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In his address to the Financial Services Institute of Australia (FINSIA) in Melbourne, newly appointed deputy chair of the Australian Prudential Regulation Authority (APRA) John Lonsdale claimed that the regulator’s stability measures have helped prepare the Australian economy for an “unseasonable cold snap”.
“It can be easy to overlook how important the stability of the system and resilience of financial institutions are for consumers,” Mr Lonsdale said.
“We need to go back to 1991 to find the last time Australia’s economy contracted for two or more consecutive quarters, and the last time any APRA-regulated financial institution failed was 2011.
“But no summer lasts forever.”
The deputy chair said that Australia has experienced “27 years of continuous economic expansion”, but he added that part of APRA’s remit is “not assuming that this continues indefinitely and thinking about what it would mean to have a new period of economically cooler conditions”.
He continued: “It’s vital to be prepared, and over the coming year, APRA will continue to focus on policies and actions aimed at ensuring banks, insurers and super funds are well placed to withstand any potential period of tougher economic conditions.”
Also speaking at the FINSIA conference was Reserve Bank (RBA) deputy governor Guy Debelle, who lauded APRA’s work to curb “mounting risks” in the lending space, making reference to the tightening of serviceability standards and caps on investor and interest-only lending.
The deputy governor said that he was concerned that “riskier borrowing’ would be the “accelerator”, not the cause, of a “negative shock” to the economy.
Mr Debelle added: “The [regulatory] measures have helped to reduce the riskiness of new borrowing.
“In turn, this has stemmed the increase in household sector vulnerabilities and improved the resilience of the economy to future shocks.”
In light of concerns raised by industry stakeholders, including head of research at Propertyology Simon Pressley, the RBA governor acknowledged the effect of APRA’s measure on credit growth but said that there was “little evidence” to suggest that the measures have “excessively constrained aggregate credit supply”.
Meanwhile, in concluding his assessment of APRA’s regulatory measures, deputy chair John Lonsdale said: “Australia’s unprecedented period of interrupted economic growth may have years yet to run. We hope it does.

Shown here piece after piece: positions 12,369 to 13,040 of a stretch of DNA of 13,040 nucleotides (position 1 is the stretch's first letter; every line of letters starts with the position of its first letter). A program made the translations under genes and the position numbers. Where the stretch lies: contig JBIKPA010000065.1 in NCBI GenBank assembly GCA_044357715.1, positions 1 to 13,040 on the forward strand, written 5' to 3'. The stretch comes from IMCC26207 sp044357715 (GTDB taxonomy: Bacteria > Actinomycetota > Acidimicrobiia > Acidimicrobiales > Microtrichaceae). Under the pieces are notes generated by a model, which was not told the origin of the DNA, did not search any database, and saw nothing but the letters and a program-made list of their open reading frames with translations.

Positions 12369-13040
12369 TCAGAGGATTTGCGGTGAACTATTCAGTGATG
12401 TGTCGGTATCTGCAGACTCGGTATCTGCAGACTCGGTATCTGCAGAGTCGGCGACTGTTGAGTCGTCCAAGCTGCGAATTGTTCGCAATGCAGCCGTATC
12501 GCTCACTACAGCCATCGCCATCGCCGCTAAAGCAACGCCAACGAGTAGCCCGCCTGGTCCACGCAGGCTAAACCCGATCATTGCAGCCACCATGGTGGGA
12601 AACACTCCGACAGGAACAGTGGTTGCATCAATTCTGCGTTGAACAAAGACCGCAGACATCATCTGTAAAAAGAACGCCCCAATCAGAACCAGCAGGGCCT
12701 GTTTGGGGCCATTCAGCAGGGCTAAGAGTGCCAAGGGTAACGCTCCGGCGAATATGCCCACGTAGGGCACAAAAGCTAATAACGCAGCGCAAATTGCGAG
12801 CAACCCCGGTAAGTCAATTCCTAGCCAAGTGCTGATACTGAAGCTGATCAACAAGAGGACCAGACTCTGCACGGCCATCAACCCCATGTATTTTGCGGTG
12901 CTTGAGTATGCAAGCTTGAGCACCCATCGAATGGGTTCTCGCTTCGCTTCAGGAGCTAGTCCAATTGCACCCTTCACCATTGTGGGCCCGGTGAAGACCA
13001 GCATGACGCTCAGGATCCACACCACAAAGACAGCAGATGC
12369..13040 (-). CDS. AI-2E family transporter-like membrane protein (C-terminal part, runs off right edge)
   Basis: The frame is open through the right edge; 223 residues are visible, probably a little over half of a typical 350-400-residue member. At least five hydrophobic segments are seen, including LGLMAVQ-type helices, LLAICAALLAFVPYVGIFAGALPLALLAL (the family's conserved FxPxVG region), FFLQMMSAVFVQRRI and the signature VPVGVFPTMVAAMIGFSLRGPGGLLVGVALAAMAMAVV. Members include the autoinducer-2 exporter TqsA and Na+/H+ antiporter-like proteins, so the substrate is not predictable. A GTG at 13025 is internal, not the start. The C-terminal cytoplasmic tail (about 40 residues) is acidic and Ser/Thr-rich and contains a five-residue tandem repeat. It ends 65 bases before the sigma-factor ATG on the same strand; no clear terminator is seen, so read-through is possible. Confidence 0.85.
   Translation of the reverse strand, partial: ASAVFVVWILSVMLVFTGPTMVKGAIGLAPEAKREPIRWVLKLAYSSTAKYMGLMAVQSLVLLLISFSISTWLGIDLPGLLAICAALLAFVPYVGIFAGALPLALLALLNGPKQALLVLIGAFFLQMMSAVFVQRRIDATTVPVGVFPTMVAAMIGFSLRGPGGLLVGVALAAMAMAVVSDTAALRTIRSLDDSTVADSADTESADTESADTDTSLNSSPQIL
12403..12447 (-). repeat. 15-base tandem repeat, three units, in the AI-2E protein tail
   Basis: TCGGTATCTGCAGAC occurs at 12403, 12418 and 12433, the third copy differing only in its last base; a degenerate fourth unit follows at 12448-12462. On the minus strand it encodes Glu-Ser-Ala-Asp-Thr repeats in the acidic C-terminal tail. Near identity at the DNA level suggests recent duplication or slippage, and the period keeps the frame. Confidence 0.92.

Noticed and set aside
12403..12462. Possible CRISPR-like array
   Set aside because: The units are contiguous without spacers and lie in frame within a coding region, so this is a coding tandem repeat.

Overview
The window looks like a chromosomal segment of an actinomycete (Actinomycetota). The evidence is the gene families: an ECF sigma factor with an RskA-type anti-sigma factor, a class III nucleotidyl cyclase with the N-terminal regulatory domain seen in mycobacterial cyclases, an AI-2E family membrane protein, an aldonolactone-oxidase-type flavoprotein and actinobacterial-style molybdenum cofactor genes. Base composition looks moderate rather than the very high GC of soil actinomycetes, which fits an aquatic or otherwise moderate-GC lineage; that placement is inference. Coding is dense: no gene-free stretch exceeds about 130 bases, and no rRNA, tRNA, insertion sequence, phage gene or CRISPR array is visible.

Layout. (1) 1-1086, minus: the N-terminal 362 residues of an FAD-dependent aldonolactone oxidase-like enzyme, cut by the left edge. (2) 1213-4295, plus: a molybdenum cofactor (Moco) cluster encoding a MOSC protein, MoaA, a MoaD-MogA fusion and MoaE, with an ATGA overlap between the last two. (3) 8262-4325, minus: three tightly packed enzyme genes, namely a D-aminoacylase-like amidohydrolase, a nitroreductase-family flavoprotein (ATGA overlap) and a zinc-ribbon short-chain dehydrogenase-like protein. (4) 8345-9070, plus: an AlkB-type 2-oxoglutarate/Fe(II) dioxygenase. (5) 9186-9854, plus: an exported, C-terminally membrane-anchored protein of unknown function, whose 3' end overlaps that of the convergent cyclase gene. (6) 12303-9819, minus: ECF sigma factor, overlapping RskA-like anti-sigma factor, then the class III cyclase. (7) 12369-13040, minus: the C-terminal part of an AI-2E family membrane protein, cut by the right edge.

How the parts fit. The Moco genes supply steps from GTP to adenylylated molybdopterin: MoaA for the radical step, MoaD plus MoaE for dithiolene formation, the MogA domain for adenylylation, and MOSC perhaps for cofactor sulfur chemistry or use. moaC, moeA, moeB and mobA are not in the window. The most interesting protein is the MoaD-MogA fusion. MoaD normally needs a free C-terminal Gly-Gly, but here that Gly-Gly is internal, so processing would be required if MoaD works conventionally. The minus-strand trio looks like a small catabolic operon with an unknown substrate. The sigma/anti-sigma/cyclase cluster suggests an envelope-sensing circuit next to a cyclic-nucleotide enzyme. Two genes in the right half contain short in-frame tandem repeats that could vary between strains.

“But when our economic summer inevitably ends — and winter, autumn or just an unseasonal cold snap arrives — the work that APRA is undertaking means Australians can be confident that the financial institutions they rely on are resilient and their money is well protected.”
APRA to revisit misconduct cases as it mulls enforcement
During his address, Mr Lonsdale also revealed that APRA has been revisiting cases of potential misconduct brought to light by the financial services royal commission and will consider enforcement action.
“We are [re-examining] cases of potential misconduct by regulated entities raised during the royal commission where the evidence presented was either new to APRA or contradicted what we had previously been told,” Mr Lonsdale said.
“That process will continue into 2019, and may well lead to formal enforcement action, should we deem it warranted.”
Further, the deputy chair said that a “key priority” for APRA over the first three months of 2019 would be to review its enforcement strategy.
Mr Lonsdale said that the review would make recommendations on which enforcement issues APRA should consider acting on, what factors it should take into account, and whether there are any practical or legislative impediments to its pursuit of a “stronger approach”.
The review, which will be supported by an external advisory panel of experts, will be presented to APRA members at the end of March 2019, with the final recommendations set to be made public after consideration by APRA members.
“Without pre-empting the review, we have acknowledged the need to consider a stronger appetite for formal enforcement action, including giving greater weight to its strategic use as an industry-wide deterrent,” Mr Lonsdale said.
“We will, however, remain a supervision-led, rather than enforcement-led, regulator with a focus on pre-emptively tackling problems before they compromise an entity’s ability to meet its obligations to beneficiaries, or rectifying adverse outcomes in the best interests of customers.”